Category Archives: cartoons

Last Temptation of the Geek

From Joel Watson’s Hijinks Ensue webcomic:

Is it wrong that I think the idea of Katee Sackhoff stabbing and then making out with a hobo is really hot?  Yeah…it probably is.


Four on the Floor #12: Radically Rambunctious Redheads

The Situation: Hey, who doesn’t love a redhead?  Of course, if science is right and the gene that’s responsible for red hair is dying out, there may come a day when gingers are no more.  If everyone is so fired up trying to save the manatee and the giant panda, why isn’t anyone trying to preserve the endangered redhead?

The Criteria: The criteria is…umm…they need to be redheads.  Does that work for you?  Of course, being me, they also happen to be superheroes, geeky witches, and secret agents.  I was tempted to include Ginny Weasley on the list, too…but somehow it just felt wrong.

1. Barbara Gordon

Babs was the original Batgirl and that should be enough for most people.  But, when she was crippled by the Joker and confined to a wheelchair, did our girl give up?  No.  She used her tech savvy and photographic memory to become the ace hacker/information broker known as Oracle.

2. Willow Rosenberg

Redhead.  Geek.  Witch.  Lesbian.  What’s not to love?  Mousy little Willow went from shy wallflower to red-hot magic mama right before our eyes.  Sure, she got addicted to dark magic and almost destroyed the world, but no one’s perfect.  Well…Willow might be.

3. Jean Grey

Not only is Jean a gorgeous redhead, but with her telepathy and telekinesis, she probably could kill you with her brain.  Sure, she got addicted to dark power and almost destroyed the universe…wait, umm…huh?

4. Scarlett

As lethal with a crossbow as she is with a roundhouse kick, Scarlett has no problem keeping up with the boys that make up the G.I. Joe team.  Scarlett’s trained in martial arts, acrobatics, and counter espionage–and that’s pretty hot.  And, not only is she a redhead, but she’s a southern redhead.

The Real Calvin and Hobbes

Damn funny!


By: Nina Matsumoto

Yeah…I’m a dork.  So what??

Good Grief…It's the Watchmen!

My buddy Rob sent me this:


It’s by an artist named Evan Shaner. I have a suspicious feeling that this illustration is probably far better than the Watchmen movie will be.

This Is Pretty Freakin' Sweet

If anyone knows what program she’s using, let me know…I want to give it a try.

Webhead Done Right?

Kids WB recently started airing a brand-new Spider-man series–The Spectacular Spider-man.

There certainly has been no shortage of Spider-man cartoons, but if this one stays the course, it might be the best. The original 60s ‘toon, despite a certain nostalgic charm, wasn’t that great (yes, it had a kick-ass theme song, but did it have anything else?). Spider-man and His Amazing Friends was downright laughable most of the time. The 90s Fox revamp had promise, until lackluster animation and unnecessarily convoluted multi-part story arcs did it in (but what a voice cast: Martin Landau as the Scorpion?! Now that’s brilliant!). I don’t even want to talk about that CGI mess that was on MTV for that three-day weekend a few years back.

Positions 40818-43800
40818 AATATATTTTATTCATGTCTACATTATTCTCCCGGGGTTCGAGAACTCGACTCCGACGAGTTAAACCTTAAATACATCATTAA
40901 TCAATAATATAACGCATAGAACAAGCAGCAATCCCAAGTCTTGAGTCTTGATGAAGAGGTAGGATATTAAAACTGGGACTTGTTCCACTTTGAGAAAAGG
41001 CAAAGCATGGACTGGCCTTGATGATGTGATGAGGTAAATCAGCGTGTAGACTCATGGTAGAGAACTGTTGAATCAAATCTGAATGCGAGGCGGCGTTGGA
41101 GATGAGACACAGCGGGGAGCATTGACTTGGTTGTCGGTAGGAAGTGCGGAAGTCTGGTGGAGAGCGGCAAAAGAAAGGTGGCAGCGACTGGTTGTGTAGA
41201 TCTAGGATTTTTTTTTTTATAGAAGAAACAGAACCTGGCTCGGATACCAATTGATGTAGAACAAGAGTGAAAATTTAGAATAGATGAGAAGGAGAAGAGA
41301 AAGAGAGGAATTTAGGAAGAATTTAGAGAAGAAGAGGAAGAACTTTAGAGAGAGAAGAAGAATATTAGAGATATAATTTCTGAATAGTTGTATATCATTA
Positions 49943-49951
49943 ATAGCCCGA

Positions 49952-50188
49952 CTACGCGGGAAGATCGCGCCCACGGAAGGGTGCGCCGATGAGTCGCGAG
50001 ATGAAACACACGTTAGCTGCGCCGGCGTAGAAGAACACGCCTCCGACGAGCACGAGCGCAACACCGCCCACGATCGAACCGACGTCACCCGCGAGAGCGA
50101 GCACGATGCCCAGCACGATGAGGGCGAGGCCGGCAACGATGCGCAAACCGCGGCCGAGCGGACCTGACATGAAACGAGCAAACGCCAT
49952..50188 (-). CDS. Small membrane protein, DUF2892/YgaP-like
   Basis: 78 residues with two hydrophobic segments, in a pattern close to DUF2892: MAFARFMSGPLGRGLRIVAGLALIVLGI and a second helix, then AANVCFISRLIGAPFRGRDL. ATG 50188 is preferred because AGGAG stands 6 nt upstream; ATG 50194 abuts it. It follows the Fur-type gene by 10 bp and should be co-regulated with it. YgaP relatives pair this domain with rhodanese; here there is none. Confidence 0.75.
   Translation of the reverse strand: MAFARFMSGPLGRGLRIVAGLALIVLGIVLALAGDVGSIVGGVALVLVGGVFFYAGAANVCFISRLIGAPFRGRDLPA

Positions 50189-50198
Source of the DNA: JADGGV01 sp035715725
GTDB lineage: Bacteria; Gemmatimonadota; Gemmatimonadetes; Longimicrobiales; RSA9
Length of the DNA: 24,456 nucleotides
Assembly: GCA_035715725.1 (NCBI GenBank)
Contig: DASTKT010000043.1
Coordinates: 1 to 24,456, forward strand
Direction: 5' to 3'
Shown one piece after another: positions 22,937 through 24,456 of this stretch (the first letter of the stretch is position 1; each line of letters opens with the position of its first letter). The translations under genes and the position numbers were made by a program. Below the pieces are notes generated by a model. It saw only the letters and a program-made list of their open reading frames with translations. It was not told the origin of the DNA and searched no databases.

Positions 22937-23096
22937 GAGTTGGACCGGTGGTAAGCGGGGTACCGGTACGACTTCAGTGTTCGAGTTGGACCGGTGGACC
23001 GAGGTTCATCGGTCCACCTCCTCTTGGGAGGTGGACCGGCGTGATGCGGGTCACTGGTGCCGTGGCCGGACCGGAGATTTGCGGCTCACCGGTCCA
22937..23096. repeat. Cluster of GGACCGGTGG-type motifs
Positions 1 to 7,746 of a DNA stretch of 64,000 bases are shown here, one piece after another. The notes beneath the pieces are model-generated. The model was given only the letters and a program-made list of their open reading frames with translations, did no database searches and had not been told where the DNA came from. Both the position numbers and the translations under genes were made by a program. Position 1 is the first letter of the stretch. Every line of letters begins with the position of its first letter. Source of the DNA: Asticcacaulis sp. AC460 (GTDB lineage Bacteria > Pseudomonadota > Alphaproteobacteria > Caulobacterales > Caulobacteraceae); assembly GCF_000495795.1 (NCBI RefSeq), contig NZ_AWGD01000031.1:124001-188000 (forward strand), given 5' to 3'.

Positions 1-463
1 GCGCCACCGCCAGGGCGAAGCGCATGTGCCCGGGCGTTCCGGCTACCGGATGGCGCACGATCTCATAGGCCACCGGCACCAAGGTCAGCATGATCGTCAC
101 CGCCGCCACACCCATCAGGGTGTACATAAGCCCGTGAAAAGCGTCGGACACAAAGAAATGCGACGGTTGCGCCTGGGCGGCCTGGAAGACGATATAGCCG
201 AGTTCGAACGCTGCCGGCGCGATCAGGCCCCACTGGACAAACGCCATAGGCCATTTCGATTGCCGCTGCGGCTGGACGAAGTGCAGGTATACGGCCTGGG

This brings us to The Spectacular Spider-man. The producers of this new series realized that the only way to focus on Peter Parker having a crap life is to set their show during his high school years. Think about it.  If Peter was a twenty-year-old college student, moaning about money and getting picked on by bullies, we’d think he was a complete loser.  No disrespect to cinema classic Revenge of the Nerds, but people don’t get picked on by bullies in college…there’s just no effing time to pick on anyone.

So, in this new series, Peter’s sixteen years old and he’s only been Spider-man for a few months.  It’s not an origin show, but we still get to watch Pete’s learning curve. The audience gets to watch him discover the balance between keeping his alter ego a secret and standing up to bully Flash Thompson. Helping Pete along the way are best friends Harry Osborn (once again the pointy-headed little dweeb he’s supposed to be, sorry James Franco) and Gwen Stacy (shifted from Pete’s college years to his high school years and geeked-up slightly, but still secretly carrying a torch for our hero). The show also casts Eddie Brock as an older student who befriended and protected Pete from bullies until graduating and moving on to Empire State University. Normally, I wouldn’t care about a change like that, except that it means that at least three people that Pete considers his friends will become his enemies–Dr. Connors, Harry, and now Eddie.

The animation of The Spectacular Spider-man is clean and fluid. It’s neither overly complex (like the X-Men ‘toon of the 90s) nor is it overly simplified (like the juvenile Teen Titans). Also, unlike the recent Fantastic Four series, there isn’t a fetid stench of anime coming off the new Webhead. Were I forced to choose something to compare the design of The Spectacular Spider-man to, I would say that it is a mix of X-Men: Evolution and Ben 10. Is it really so hard to capture the essence of a character in just a few lines? No, I don’t think so. And this show is the proof.

I've Found My New Motto

From Darby Conley’s hy-larious comic strip Get Fuzzy:


“With great intelligence comes great annoyance.”

Seems appropriate…